No. 16: Because Hollywood North won’t quit
Even a global pandemic couldn’t slow film and TV production for long
Lady Dicks is a buddy-cop comedy starring Meredith MacNeill (Baroness von Sketch Show) and Adrienne C. Moore (Orange Is the New Black) as two detectives in their 40s with opposing personalities—Sam irons her T-shirts; Kelly’s socks never match—and similarly incongruous approaches to police work. It’s the brainchild of Toronto showrunners Tassie Cameron and Sherry White, who worked together for six years on the procedural Rookie Blue and wanted to make something lighter, female-led and more distinctly Canadian. Filming was set to begin in early spring, but just as they were preparing to move into the studio, well, you know. Their production and the industry in general shut down while Covid cases climbed. The solution was simple at first—loan out the space to the Daily Bread food bank and wait for reopening. But while they waited, and waited, the world changed. As calls to address police brutality and systemic racism grew, Cameron, White and their team headed back to the writer’s room. They reread their scenes with a fresh perspective. Sequences where a cop beat up a suspect were cut. Plotlines were scrapped. On August 31, when production resumed, Lady Dicks emerged smarter, more nuanced, more cognizant of the complexity of the moment and of the vital role popular culture plays in shaping attitudes.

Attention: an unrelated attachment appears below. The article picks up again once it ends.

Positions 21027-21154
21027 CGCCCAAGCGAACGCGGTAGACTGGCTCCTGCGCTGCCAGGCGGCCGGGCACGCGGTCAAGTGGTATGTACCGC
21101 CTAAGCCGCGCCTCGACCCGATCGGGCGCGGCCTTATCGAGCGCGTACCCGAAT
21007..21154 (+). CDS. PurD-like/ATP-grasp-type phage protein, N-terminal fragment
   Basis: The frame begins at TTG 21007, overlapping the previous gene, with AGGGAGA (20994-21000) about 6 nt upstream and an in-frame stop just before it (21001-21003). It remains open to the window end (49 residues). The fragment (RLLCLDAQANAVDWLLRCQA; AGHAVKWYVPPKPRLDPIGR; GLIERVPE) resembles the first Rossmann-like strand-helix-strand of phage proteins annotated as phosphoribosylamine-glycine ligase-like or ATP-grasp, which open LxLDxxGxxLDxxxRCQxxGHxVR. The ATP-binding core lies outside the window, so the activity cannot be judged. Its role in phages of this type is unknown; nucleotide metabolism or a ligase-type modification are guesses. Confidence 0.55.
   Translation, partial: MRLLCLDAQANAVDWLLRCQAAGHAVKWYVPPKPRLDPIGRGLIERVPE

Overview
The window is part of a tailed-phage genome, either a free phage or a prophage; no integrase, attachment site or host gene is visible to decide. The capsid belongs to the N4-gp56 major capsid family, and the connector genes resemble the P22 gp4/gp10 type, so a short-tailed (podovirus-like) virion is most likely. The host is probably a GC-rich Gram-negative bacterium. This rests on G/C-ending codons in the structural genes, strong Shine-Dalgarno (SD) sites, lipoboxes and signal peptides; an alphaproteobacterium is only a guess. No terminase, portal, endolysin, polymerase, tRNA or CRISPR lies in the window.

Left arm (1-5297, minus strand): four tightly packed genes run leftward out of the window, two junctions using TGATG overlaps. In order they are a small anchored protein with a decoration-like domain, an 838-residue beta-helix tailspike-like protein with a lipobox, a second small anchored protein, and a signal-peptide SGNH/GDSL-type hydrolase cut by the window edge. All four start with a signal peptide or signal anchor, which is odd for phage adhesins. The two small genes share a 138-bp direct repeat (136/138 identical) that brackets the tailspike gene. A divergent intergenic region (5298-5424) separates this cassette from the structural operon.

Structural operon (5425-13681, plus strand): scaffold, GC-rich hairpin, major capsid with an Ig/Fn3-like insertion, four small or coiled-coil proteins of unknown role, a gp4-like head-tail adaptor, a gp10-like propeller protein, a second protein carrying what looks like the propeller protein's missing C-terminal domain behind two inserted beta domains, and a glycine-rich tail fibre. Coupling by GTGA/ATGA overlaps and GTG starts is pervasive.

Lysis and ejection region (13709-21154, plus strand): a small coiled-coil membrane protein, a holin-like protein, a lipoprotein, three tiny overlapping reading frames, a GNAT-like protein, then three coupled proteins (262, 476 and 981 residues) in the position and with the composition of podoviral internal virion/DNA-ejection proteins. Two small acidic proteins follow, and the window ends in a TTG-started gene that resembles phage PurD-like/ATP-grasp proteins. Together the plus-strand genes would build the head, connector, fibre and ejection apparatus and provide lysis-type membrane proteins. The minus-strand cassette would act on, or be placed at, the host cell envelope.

Thanks to Netflix and its many lookalikes, the slowdown didn’t last long. Across Toronto, productions picked up where they left off, and there will soon be more space for more shows and movies. In February 2021, three new sound stages are set to open at Studio City, adding 70,000 square feet to the existing production space, and the city has released an RFP for an 8.9-acre film and TV hub to be developed in the Port Lands, in the heart of what Mayor Tory is calling the media city district.